Welcome to the Free Press blog! We post several times a week on everything from Internet access to free speech to media mergers, so check back often to see what we’re up to.

  • The Trouble with Rupert

    July 12, 2011

    There are many reasons that the scandal that's engulfing Rupert Murdoch has riveted public attention over the last seven days. It's a story that features all of the classic elements: twists of fate, betrayal, deception, abuse of power, and, even, murder.

    But beneath Murdoch's meltdown lies a bigger problem, and its one that's not confined to the United Kingdom. It plagues all consolidated news organizations that reach a certain size and stature, but especially News Corp: The problem of media that get too cozy with power.

  • Free Press to Newport: We won't be silenced!

    July 11, 2011

    Two weeks ago, Free Press launched Change the Channels, a new campaign to uncover and fight covert consolidation, a practice whereby TV stations outsource their local news operations to their competitors resulting in less local competition and diversity, and sometimes even duplicate newscasts. We dubbed this trend “covert consolidation” because the stations involved often use contractual agreements and backroom deals to get around the FCC’s media ownership laws. But the results can be just as bad as outright consolidation.

    We seem to have struck a nerve.

  • Will the new copyright-policing deal become the Heckler’s Veto?

    July 8, 2011

    ctc_copyright2.pngThere’s a concept in the law of free speech known as “the Heckler’s Veto.” It’s the idea that if a speaker creates such a stir that he is silenced to avoid enraging the audience—perhaps to the point of violence—then the audience, and the most unhinged among them, gets to determine the limits of free speech.

    In the United States, that sort of thing is generally frowned upon.

  • Public Interest Wins, Corporate Media Lose: Court Overturns FCC Decision to Relax Media Consolidation Rules

    July 7, 2011

    We just scored a huge victory for the public interest.

    Today, the U.S. Court of Appeals for the Third Circuit overturned the Federal Communications Commission’s attempt to weaken its ownership rules and allow big media companies to buy up even more local outlets.

    In 2007, the FCC ignored letters and calls from millions of Americans and tried to change its media ownership rules to allow companies to own both newspapers and broadcast stations in the same market. This change would have given individual companies enormous – and unacceptable – control over your local media in print, on TV, on the radio and even online.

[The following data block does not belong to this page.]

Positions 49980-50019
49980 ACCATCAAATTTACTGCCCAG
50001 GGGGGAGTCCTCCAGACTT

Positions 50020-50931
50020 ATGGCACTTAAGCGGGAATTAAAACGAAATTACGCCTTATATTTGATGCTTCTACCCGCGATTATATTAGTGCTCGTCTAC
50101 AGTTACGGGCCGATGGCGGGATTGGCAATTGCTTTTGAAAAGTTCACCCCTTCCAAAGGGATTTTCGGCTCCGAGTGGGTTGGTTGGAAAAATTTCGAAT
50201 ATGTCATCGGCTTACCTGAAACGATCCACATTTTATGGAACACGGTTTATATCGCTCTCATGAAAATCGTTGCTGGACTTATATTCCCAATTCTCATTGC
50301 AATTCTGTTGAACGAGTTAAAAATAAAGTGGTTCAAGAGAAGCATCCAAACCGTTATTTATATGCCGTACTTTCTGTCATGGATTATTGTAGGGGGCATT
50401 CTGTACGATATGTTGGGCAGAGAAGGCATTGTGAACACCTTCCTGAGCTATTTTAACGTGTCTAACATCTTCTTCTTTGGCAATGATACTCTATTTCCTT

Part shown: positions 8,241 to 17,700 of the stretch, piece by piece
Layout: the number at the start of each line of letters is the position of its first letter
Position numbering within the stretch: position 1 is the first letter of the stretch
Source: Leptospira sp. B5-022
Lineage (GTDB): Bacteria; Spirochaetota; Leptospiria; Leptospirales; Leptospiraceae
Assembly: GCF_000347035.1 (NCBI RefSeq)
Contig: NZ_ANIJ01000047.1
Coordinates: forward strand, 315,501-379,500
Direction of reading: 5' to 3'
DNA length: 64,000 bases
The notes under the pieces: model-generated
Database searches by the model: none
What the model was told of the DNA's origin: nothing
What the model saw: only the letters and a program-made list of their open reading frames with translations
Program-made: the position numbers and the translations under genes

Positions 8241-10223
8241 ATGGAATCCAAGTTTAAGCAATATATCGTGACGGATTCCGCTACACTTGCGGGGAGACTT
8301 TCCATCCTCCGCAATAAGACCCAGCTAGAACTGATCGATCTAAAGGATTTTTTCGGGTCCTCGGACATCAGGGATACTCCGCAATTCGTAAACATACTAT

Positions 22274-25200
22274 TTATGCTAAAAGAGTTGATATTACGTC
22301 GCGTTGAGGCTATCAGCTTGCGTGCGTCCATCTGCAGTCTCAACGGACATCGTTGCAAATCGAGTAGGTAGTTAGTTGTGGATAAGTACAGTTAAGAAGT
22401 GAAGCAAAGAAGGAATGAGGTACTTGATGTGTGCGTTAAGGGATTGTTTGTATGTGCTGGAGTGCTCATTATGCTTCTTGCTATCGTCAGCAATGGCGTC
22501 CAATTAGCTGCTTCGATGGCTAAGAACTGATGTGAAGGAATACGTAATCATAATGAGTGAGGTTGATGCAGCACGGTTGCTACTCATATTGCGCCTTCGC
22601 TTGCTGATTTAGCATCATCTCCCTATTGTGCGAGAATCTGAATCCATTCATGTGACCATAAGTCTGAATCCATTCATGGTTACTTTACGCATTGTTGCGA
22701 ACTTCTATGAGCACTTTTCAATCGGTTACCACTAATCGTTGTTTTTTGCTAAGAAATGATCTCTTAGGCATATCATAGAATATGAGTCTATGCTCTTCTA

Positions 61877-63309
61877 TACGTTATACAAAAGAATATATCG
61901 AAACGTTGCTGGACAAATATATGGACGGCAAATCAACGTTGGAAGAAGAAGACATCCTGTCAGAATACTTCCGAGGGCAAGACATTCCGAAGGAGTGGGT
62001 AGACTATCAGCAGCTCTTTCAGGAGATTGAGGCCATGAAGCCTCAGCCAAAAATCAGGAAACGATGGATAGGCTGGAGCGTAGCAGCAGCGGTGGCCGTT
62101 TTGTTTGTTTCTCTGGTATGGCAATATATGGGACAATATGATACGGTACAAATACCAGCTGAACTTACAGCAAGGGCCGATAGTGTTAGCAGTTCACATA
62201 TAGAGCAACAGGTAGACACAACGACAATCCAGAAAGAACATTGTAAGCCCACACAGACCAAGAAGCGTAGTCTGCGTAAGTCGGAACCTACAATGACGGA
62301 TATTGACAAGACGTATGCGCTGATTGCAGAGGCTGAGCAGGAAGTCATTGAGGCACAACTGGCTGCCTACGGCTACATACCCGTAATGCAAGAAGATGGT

Free Press and a coalition of public interest organizations challenged the FCC in court, and today the court agreed that the FCC was wrong. The court also upheld all other media consolidation restrictions and told the FCC it needed to do better to support and foster diverse voices in the media – two crucial decisions in the fight to build better media. With very few exceptions, the court squarely rejected the big media companies’ arguments.

    At a time when corporate control of our media and our democracy is spinning out of control, this decision is a vital win.

  • Verizon's Illegal App Blocking

    July 6, 2011

    What if your Internet service provider told you what kind of computer you could use and what kind of software you could run on it? Would you stand for it?

  • Google vs. Facebook: Should Human Rights Factor in Your Choice of Social Network?

    July 6, 2011

    Question: What would billionaire Mark Zuckerberg lose by refusing Chinese demands that he censor Facebook? What would he and his company gain from being more principled?

  • So Who Really Stands to Benefit from AT&T’s T-Mobile Takeover?

    July 1, 2011

    Last week, a group of 76 Democrats made a small splash inside the Beltway after they signed a letter touting the alleged benefits of the AT&T-T-Mobile merger for rural communities and workers.

  • My Fight for Net Neutrality

    June 29, 2011

    Creativity, innovation, and a public that is concerned about the issues affecting them — those are the gifts that net neutrality has given our country.

  • Net Neutrality from the Creators' Perspective

    June 28, 2011

    A number of years ago, I was co-producer of a miniseries for the A&E Network called Biography of the Millennium. With the help of viewers, historians and other experts we chose those who were deemed to be the most important and influential people of the thousand years that began in the year 1001 A.D. and ended in the year 2000.

  • The US Congress: Where It Pays to Deceive

    June 28, 2011

    Why are more than 70 House Democrats helping AT&T lie to you?

    They just signed on to an industry letter that was so riddled with misinformation about AT&T’s proposed merger with T-Mobile it’s shocking that anyone would put their name on it.


People + Policy

= Positive Change for the Public Good

people + policy = Positive Change for the Public Good